“I believe in evidence,
Where’re you from?
You sexy thing”
— Hot Chocolate
Standard 8: Record-Keeping
“Ensure your records of clients, including former clients, are kept in a form that is complete and accurate.”
Code of Ethics Standard 8: Complete and Accurate Record-Keeping
FASEA Standard 8 mandates that you maintain your client files and records in a complete and accurate form. This standard is straightforward in its intent and, in my opinion, one of the most crucial. The reason being, it’s challenging to prove you’ve met your duties and obligations, as well as the FASEA Standards, if your files are incomplete.
Whether your advice files are under internal or external review by an independent party, the process will involve a retrospective examination of the file, with the outcome determined by its contents. Evidence of meeting relevant duties and obligations and acting in the client’s best interest will be sought. If it’s not found, then it didn’t happen.
While the Royal Commission represents a worst-case scenario, the principle remains the same when anyone requests information. This could be a client, colleague, licensee, solicitor, AFCA, or ASIC. In financial services, it’s best to “hope for the best but plan for the worst.”
“A Royal Commission has broad powers to gather information to assist with its inquiry, including the power to summon witnesses and request documents as evidence.”
Record-Keeping: A Digital Age
Vinyl records may prefer low temperatures and low humidity, but what about advice files? Years ago, I would have said the same about manila folders containing client files. Fortunately, most advisers have transitioned from paper to digital storage.
Regrettably, most music aficionados have also moved from vinyl to digital collections, but that’s a topic for another day. Records must be kept for seven years (ASIC CO 14/923), and the method is your choice. However, ask yourself honestly if you or someone else could quickly locate a specific document for a client, your licensee, or even ASIC. If the answer is no, perhaps it’s time for a change.
Start by ensuring all client interactions are stored in the file and appropriately categorised and linked to relevant advice. This may require transferring information from your phone, email, and other sources, but the long-term benefits are worth it.
The Importance of File Notes
Advisers wear many hats when interacting with clients. They often have access to sensitive information about their clients’ circumstances, which isn’t always market or portfolio-related. While it’s crucial to protect your clients and adhere to privacy obligations, recording key conversations is vital.
Some advisers avoid recording sensitive conversations to protect their clients. While this is a prudent approach, it’s not always the best one. If the information provided leads to a change in advice, there needs to be a record. You can choose to redact sensitive information or be less detailed in some areas, but a recording must exist.
File notes aren’t legally required but offer immense value, especially when high-quality and detailed. They preserve interactions and provide a traceable path for anyone to follow. Time constraints can be a challenge, but a well-documented file note is invaluable.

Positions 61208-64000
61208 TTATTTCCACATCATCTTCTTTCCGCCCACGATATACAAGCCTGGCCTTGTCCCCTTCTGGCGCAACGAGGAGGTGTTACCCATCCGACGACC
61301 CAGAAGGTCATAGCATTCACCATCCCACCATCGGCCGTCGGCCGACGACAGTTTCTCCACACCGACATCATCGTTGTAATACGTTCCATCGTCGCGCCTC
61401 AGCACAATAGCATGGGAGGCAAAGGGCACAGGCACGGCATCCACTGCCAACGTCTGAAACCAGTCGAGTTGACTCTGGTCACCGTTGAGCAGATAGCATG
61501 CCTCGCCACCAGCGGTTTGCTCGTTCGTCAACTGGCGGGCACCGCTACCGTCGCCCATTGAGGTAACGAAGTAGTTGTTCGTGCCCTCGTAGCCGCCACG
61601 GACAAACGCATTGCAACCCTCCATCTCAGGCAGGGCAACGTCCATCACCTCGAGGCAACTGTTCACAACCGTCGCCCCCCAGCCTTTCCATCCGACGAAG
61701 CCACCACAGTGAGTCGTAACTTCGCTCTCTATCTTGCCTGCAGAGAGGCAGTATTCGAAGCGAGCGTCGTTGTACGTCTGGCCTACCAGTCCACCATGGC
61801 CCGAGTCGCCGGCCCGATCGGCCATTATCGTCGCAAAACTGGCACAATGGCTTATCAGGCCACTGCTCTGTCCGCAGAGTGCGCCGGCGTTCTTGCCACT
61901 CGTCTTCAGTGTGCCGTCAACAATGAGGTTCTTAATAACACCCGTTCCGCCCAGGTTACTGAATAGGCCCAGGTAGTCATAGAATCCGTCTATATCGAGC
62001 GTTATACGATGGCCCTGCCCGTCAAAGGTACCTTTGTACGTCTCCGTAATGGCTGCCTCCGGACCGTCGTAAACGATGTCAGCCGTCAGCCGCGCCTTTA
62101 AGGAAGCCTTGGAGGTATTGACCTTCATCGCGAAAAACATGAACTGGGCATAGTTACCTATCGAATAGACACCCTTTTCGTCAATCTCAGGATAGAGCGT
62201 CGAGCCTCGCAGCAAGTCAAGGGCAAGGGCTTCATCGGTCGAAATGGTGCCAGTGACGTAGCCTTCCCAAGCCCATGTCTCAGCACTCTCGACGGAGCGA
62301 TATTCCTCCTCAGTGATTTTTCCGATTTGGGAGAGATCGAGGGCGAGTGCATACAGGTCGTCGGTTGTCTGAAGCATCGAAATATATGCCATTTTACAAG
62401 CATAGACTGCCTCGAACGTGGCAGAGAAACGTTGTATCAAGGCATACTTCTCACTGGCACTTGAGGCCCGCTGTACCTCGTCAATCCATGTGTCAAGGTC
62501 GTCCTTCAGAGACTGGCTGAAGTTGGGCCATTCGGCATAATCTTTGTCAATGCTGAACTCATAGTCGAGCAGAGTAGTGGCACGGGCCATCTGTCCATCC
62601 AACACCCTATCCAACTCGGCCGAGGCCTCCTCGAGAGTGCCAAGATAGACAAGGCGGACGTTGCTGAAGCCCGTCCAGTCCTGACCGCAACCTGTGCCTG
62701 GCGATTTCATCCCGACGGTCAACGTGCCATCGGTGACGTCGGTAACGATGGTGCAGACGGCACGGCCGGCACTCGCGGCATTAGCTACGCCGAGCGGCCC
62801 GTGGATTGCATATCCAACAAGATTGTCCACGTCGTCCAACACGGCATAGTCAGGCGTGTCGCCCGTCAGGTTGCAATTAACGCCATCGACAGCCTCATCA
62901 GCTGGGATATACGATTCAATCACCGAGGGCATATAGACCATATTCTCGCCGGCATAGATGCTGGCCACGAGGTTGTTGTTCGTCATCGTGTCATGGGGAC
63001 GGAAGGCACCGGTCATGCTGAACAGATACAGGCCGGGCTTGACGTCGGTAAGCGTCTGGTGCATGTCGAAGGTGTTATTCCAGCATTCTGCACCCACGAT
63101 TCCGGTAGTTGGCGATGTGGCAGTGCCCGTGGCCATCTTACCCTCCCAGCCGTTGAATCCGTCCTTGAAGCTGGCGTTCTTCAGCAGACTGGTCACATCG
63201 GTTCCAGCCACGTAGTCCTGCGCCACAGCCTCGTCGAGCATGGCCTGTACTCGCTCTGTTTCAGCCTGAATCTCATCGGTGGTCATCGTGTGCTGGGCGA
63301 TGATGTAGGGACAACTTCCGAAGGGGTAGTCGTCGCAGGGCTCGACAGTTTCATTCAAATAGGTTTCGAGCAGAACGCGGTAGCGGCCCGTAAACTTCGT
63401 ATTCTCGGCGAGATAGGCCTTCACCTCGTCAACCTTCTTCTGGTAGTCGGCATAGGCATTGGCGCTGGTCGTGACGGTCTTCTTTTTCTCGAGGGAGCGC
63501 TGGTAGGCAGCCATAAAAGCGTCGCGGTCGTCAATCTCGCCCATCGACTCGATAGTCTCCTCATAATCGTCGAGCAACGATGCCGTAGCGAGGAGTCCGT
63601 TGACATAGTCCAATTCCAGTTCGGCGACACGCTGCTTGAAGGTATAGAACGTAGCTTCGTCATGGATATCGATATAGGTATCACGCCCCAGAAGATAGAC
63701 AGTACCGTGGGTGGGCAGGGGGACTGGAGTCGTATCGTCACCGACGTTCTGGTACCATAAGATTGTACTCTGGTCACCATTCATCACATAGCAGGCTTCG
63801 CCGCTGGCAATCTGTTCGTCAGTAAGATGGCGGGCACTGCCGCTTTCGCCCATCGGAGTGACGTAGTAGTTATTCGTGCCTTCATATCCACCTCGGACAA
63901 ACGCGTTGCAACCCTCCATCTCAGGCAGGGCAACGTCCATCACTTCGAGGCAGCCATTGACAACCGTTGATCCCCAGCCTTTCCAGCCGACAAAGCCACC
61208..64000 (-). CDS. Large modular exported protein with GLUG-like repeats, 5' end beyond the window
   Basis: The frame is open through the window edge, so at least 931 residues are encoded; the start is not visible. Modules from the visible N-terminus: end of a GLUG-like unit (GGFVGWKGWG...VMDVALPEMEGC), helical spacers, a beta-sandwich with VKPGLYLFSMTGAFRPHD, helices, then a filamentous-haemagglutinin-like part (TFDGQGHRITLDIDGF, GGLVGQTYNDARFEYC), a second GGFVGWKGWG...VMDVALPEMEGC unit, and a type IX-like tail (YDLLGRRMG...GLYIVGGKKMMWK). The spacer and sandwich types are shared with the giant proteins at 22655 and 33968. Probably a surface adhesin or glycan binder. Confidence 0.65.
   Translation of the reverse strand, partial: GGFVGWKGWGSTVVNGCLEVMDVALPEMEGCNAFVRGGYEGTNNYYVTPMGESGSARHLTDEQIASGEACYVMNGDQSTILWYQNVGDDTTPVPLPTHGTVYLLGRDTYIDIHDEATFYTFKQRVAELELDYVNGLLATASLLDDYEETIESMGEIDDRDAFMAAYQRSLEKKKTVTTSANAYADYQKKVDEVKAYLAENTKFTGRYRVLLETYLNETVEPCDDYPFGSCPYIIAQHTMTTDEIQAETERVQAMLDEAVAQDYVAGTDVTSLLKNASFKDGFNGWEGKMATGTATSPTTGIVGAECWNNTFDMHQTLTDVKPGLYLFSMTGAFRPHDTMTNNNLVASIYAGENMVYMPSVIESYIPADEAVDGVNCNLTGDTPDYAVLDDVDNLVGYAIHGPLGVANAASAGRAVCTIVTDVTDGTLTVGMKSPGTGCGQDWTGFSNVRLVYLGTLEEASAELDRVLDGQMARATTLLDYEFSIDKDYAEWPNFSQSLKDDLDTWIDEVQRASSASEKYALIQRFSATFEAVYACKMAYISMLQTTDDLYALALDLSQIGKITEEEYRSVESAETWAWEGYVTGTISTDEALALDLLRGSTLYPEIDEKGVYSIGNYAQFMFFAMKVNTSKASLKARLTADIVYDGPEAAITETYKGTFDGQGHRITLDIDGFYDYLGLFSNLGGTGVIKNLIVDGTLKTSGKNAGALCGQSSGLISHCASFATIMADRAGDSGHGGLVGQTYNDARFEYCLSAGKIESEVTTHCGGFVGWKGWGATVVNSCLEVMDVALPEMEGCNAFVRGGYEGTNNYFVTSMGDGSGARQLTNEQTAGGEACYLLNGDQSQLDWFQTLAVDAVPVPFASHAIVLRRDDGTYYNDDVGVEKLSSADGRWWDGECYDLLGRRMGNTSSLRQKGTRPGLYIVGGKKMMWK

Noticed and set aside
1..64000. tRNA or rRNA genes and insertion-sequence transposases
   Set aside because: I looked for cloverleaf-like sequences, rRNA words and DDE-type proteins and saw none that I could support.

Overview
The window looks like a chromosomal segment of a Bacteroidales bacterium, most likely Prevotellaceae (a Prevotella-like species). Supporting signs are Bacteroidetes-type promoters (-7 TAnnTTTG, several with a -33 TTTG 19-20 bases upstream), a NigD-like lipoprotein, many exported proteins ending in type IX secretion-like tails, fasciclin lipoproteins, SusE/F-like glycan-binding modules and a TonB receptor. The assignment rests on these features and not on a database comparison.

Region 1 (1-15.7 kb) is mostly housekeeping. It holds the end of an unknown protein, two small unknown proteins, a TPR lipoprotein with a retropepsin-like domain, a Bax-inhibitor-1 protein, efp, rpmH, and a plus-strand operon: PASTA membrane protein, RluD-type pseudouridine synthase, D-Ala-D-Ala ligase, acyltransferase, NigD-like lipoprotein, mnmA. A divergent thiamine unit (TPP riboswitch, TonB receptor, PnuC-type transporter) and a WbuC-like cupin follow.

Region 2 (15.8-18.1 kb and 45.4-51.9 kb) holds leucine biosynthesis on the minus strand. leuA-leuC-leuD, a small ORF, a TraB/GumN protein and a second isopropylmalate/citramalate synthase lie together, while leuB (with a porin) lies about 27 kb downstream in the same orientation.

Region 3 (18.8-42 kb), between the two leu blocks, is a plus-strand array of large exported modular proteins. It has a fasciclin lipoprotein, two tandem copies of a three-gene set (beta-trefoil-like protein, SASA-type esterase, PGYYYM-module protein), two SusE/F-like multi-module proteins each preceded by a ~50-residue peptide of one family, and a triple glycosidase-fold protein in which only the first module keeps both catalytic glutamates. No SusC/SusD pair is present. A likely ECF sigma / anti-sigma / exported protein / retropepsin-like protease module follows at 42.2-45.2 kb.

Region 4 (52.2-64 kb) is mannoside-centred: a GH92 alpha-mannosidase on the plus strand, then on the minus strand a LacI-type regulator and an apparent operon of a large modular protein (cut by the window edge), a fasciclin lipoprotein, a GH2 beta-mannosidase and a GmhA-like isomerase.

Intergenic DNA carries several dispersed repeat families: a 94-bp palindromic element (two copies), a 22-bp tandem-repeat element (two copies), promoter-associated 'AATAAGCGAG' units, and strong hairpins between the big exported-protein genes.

The Interconnected Web of FASEA Standards
Standard 8 is intrinsically linked to all other FASEA Standards. This requires retaining evidence within the file that you’ve not only met the Code but can support that belief. Paper files are now rare, and digital options abound. If information is on file, it’s easier to assume it’s been considered. If it’s not, there’s a greater risk of someone reaching a different conclusion.
You need to evidence that you’ve acted in accordance with applicable laws, including the Code, and did not attempt to avoid or circumvent their intent (Standard 1), acted with integrity and in the client’s best interest (Standard 2), disclosed any conflicts and did not act (Standard 3), and so on through Standard 10.
For example, this means maintaining records that demonstrate that you:
- Acted in accordance with applicable laws, including the Code, and did not attempt to avoid or circumvent their intent (Standard 1)
- Acted with integrity and in the client’s best interest (Standard 2)
- Disclosed any conflicts and did not act (Standard 3)
- Obtained the client’s free, prior and informed consent for you to act for them (Standard 4)
- Provided appropriate advice which was in the best interest of your client and confirmed the client understood the benefits, costs and risks of the advice (Standard 5)
- Considered the client’s broader, long-term interests and likely circumstances (Standard 6)
- Obtained the client’s free, prior and informed consent for all benefits received by you and your principal, and charged fees that are reasonable and provide value for money (Standard 7)
- Recommended products in good faith competently, and did not try to mislead or deceive the client in doing so (Standard 9)
- Applied your relevant knowledge and skill (Standard 10)
I appreciate the time it takes to compile advice. If you encounter challenges, consult your licensee or us for assistance.